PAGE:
Anxiety and Depression in the Days of the Coronavirus

Anxiety
COVID
Diego Bandeira on Canva

“I woke up sweating, with my heart pounding and feeling like I was going to pass out. 

I don’t remember what I was dreaming about, but just had a sense of something chasing me, said a good friend who is usually calm and collected in the face of  crisis.  All of humanity is, for the first time in history, facing a common threat, in which there are so many unknowns., leading to a collective anxiety around the world, 

We are on information overload about the Coronavirus, with 24 hour news (most of it grim), social media (some of it wrong, and a portion of it absurd). We have an obsessive need to know what is going on. 

This barrage of information serves to tell our nervous systems to be on high alert. It is no different than when we were living in caves, needing to be alert to the saber tooth tiger. Our alarm system serves to protect us from danger, and in our brain sends stress hormones throughout our body in preparation for fight, flight or freeze. Once the threat has passed, our bodies are meant to relax, allowing us to return to a state of calm. 

Given that we have a constantly changing landscape, with new information telling us that the danger of the Coronavirus is increasing daily, it is no wonder that most of us are experiencing anxiety in varying degrees on a daily basis.

So, I suggest the following tips to help deal with whatever anxiety you might be facing. While anxiety is a common experience, different people experience it in different ways. Some strategies will work for you, and others will not. Take what you like and leave the rest!

The first suggestion is to acknowledge and even embrace this truth within ourselves. 

One of my favourite books is Matt Kahn’s book: “Whatever Arises, Love That.” Somehow, when we acknowledge, embrace and love our shadow side, it loses its power over us. On the other hand, whether we are dealing with our shadow or the Coronavirus, when we try to push it away, ignore it, or use a spiritual bypass, it only grows bigger, uglier, and more frightening. 

The second suggestion is to give the Coronavirus a name, and imagine what it looks like. 

This helps us to have a bit of fun with our anxiety, shifting us out of fear. I call my anxiety Fred. He is, of course kind of prickly, and looks quite a bit like the pictures we see of the coronavirus! He’s a dirty rascal, sort of like a rat that we recoil from if we see it rummaging through our garbage.  It’s nothing personal, it’s just trying to survive. Our only responsibility is to protect ourselves and do whatever we can to eradicate it from our lives, and certainly from our homes and communities. Seriously, though, the truth is that we are constantly surrounded by danger, we just don’t usually focus on it. Mass shootings, shark attacks, the opioid crisis are just a few that come to mind. 

This leads to my third suggestion: accept what is. Day by day, we learn a little more about the Coronavirus. Twelve days ago, I decided to quarantine myself except for the three times a day when I need to walk the dog. I was careful to not touch my face and to wash my hands thoroughly as soon as I came in. About day two I realized that I need to be vigilant about keeping six feet between me and others. About day six I realized that I need to use rubber gloves when I use the elevator and open the doors to my condo, and to wash all handles and light switches with a bleach solution every time I return. About day eight,  I began to take extra precautions with the generous deliveries of groceries from friends, placing everything immediately into the sink and washing all packages and fresh fruits and vegetables with a bleach solution. On day nine,  I accepted  that I need to remove my clothes and have a shower when I come back into my home. Bit by bit, I have become more aware and accepting of taking whatever action necessary to protect myself and my husband from the virus.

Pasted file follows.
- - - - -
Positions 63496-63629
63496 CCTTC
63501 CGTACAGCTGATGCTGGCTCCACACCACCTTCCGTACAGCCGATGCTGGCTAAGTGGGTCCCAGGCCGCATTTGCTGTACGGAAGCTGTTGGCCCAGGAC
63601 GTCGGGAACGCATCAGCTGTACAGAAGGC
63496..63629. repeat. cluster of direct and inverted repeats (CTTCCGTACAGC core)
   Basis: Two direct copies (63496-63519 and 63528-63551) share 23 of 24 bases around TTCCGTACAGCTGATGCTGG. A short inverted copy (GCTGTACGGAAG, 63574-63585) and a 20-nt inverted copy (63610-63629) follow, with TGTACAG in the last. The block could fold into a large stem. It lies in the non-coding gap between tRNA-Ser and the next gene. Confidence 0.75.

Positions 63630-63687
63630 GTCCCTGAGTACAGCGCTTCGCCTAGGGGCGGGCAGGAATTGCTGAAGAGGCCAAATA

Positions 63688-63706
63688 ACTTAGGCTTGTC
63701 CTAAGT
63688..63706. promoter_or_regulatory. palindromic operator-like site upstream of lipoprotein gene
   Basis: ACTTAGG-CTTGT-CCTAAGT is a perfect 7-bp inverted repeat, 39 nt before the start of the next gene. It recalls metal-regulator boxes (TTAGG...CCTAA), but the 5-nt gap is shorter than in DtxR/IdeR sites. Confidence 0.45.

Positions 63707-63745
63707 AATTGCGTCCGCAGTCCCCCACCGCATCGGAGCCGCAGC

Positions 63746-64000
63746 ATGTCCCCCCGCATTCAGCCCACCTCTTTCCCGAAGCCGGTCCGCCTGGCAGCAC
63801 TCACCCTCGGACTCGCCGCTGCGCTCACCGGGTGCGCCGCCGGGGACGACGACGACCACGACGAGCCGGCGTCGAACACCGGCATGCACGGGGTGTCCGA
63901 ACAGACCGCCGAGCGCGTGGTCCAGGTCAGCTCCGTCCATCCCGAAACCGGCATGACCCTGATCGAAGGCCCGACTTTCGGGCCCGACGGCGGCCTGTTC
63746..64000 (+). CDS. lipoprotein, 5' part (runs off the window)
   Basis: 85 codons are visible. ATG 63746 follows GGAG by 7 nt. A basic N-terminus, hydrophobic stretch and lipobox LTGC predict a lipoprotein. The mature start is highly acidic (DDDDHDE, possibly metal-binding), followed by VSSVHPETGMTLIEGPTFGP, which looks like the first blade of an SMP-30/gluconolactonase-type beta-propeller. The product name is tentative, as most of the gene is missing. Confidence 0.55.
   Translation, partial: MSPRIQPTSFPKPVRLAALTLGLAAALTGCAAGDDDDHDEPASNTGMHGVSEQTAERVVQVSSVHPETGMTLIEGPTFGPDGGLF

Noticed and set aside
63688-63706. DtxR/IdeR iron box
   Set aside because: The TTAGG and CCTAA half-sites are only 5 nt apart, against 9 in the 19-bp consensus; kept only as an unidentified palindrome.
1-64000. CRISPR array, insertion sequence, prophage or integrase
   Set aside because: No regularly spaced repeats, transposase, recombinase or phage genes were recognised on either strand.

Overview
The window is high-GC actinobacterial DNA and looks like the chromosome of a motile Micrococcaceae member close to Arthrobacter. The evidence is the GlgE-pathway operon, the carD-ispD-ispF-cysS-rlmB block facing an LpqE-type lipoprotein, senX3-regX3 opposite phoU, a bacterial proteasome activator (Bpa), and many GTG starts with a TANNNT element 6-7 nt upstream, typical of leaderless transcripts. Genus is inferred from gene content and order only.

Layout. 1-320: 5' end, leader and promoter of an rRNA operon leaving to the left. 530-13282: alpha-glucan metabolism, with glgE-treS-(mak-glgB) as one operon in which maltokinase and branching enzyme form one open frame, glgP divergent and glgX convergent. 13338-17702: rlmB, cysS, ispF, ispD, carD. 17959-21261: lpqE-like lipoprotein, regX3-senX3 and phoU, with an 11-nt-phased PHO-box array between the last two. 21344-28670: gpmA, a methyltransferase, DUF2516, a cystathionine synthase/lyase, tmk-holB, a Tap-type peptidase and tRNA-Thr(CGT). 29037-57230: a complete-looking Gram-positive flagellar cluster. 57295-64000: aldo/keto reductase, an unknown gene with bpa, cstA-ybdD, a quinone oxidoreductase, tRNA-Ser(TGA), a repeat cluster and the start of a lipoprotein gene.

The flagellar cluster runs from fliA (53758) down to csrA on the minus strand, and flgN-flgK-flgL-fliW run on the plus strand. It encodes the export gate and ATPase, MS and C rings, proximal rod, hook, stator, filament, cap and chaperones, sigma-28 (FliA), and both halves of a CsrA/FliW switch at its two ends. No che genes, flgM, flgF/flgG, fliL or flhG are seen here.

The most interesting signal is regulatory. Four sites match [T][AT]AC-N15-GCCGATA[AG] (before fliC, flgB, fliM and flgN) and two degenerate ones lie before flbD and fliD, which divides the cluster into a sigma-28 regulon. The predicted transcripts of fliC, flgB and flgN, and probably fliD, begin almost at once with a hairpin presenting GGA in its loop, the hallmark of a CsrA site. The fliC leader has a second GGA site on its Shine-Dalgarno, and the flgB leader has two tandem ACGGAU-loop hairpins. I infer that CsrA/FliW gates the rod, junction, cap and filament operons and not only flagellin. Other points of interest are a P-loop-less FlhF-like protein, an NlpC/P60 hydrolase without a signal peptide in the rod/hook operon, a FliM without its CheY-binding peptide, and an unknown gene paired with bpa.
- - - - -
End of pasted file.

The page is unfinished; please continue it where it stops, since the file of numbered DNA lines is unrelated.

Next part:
My fourth suggestion is to stop worrying about what everyone else is doing. 

While it is important to educate each other about safe practices to protect ourselves from the Coronavirus, I notice that my anxiety becomes elevated when I see that other people are not respecting the need for social distancing. Our condo looks onto a beautiful beach, which became overly crowded last week. I could not even walk on the sidewalk in front of our condo because people were not respecting safe distancing. It took me a few days of ranting and complaining about why people were being so stupid, until I realized that I have to accept where my powerless lies, and focus on where I actually have power, which brings me to my fifth suggestion:

Recognize where our power lies. 

There is so much about the Coronavirus that makes us feel powerless. This sense of powerlessness heightens our anxiety, as we feel like sitting ducks in a shooting gallery. Yet, we actually have a lot of power to keep ourselves safe, to design our day as we please, to keep our body, minds and spirits healthy. One of the ways to do this is to put some structure and routine into our day. I suggest writing out our day plan, including what time we wake up, shower, eat, exercise, work, etc. Writing this out gives us a sense of power over our own little corner of the world.

I will be sending out more suggestions for dealing with the Coronavirus later in the week. In the meantime, please write back, share how you manage your anxiety, and I will include your ideas in a future blog. 

I am sending all of you so much love as we collectively walk through this timeWe will get through it together, we will come out of it stronger, wiser and with a greater sense of care for our world. May we all be a blessing in this time and always.

Love, Arlene

If you would like to receive future blog posts and information, please send me an email at: arlene.geres@gmail.com

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